Yet, the country’s business elite, as well as the CCP leadership and its families, have long spirited their wealth out of China. Remove exchange controls for even a month and the yuan would plummet with money gushing out of the world’s second-largest economy.

According to one PRC estimate, Chinese citizens have $21 trillion stashed overseas and the CCP wants it back. Good luck with that one.

US President Donald Trump shakes hands with China's President Xi Jinping in Beijing's Great Hall of the People last year. Photo: AFP / Fred Dufour
US President Donald Trump shakes hands with China’s President Xi Jinping in Beijing’s Great Hall of the People last year. Photo: AFP / Fred Dufour

In fact, CCP behavior suggests they have got a ‘case of the shorts’. Going after billionaires and tax-evading actresses to grab their money is the equivalent of looking under couch cushions for loose change.

Imagine the US Government kidnapping Bill Gates and taking over Microsoft because it needed his money.

Facing this dilemma, how does China placate Trump?

Beijing hopes he will accept an offer to buy more American products – particularly agricultural commodities – thereby reducing the trade deficit, which stood at a record $323.3 billion last year.

Still, the US is after more than that, such as structural reforms, which would end discrimination and bullying of foreign companies.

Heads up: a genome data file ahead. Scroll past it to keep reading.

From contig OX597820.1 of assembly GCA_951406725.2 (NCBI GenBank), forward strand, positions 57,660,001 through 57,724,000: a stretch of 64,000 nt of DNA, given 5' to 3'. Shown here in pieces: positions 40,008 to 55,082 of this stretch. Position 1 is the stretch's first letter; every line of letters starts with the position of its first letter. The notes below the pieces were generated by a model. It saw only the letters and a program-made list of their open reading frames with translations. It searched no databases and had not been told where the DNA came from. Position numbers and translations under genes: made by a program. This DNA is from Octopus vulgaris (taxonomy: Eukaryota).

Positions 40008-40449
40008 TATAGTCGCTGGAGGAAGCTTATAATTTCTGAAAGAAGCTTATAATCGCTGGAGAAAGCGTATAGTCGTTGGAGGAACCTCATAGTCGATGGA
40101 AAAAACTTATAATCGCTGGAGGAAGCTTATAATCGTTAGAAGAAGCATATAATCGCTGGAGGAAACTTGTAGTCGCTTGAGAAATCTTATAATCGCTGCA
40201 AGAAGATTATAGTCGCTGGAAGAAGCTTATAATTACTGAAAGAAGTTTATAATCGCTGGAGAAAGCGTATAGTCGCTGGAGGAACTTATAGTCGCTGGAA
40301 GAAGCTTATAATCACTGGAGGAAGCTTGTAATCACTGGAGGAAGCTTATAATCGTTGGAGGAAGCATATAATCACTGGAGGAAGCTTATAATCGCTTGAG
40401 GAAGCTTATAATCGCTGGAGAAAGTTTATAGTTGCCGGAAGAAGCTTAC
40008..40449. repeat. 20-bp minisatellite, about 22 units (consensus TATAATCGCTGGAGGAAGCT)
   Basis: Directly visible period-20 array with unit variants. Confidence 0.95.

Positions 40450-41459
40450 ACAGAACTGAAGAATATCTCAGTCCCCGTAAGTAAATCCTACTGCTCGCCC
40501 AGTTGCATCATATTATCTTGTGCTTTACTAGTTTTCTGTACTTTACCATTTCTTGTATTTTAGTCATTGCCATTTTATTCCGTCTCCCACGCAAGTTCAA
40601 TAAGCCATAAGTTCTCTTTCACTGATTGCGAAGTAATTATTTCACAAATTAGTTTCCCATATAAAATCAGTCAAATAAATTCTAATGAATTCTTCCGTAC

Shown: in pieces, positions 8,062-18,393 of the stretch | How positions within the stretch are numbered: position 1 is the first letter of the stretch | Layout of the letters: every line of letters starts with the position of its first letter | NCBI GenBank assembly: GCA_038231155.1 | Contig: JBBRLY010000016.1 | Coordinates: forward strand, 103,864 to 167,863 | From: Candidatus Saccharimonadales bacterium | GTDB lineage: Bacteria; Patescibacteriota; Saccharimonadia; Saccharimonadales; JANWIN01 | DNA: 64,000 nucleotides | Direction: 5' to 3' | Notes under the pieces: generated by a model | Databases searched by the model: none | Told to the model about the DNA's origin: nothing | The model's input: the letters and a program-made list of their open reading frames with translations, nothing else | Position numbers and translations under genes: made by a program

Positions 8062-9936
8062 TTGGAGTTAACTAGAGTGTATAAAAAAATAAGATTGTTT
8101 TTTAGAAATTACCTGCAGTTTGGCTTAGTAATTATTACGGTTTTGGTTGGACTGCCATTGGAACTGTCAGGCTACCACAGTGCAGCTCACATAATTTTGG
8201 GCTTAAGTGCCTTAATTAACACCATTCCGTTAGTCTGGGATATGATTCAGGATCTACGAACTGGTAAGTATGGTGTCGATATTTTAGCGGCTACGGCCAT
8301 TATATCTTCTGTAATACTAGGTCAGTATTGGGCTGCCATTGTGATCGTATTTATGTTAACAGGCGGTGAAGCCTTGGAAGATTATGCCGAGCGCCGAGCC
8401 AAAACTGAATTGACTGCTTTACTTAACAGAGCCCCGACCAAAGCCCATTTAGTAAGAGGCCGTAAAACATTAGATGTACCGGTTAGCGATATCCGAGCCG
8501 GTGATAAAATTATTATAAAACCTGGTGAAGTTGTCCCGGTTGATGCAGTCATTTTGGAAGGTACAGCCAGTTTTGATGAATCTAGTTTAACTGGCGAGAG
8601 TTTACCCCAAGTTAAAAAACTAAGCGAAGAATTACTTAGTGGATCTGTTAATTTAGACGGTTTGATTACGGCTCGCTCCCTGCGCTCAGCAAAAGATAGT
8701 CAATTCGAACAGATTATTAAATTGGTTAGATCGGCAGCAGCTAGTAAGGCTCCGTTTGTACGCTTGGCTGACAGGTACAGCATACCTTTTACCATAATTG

The PRC will promise further ‘opening up’ as it always does. Unfortunately for Xi, few people on the US side believe it.

‘Opening up’

One American businessman remarked:

“The US weekend-only edition of China Daily [the state-owned English-language newspaper] is distributed in my hotel. I picked up a copy yesterday. The bold print headline: ‘Xi Pledges Greater Opening-up.’

“I can tell you … this same headline has been blasted out at least once a quarter ever since I started in China. I have been doing business with China for a total of 133 quarters. This means China has made 133 pledges to ‘greater opening-up.’”

Chinese negotiators will also promise to stop stealing technology which they constantly deny. But this is part of Beijing’s economic strategy and a moral imperative.

The US is still skeptical about enforcing any agreement. The required changes might even threaten CCP control – and China will refuse to take orders from foreigners.

In fact, if you take Washington’s demands to their logical extreme, you have ‘regime change.’  The CCP will drive the Chinese economy over a cliff before letting that happen.

So, the US and China will not be solving their problems anytime soon – unless one side surrenders.

But by leveraging trade, or pulling the plug on companies such as ZTE or Huawei, and retaliating for decades of intellectual property piracy, the US can take the steam out of the Chinese economic juggernaut.

And Washington can force CCP leaders to make some hard choices elsewhere as they run low on cash and their economy sputters. They might, for example, ease off on Taiwan, back off in the South China Sea and refrain from bullying the Japanese in exchange for US restraint.

More worrisome, they might also lash out violently against Taiwan or Japan to distract public attention. Dictatorships do that.

While the Chinese brim with chutzpah and are skilled ‘bluffers,’ that only works when the guy across the table has no idea what cards they are holding. And Trump’s team knows the Chinese only have a ‘pair of two’s’ – a very weak hand.

Indeed, bringing formal charges against Huawei just as a PRC trade delegation arrived in Washington last week suggests Trump might not fold like his predecessors. This will get interesting.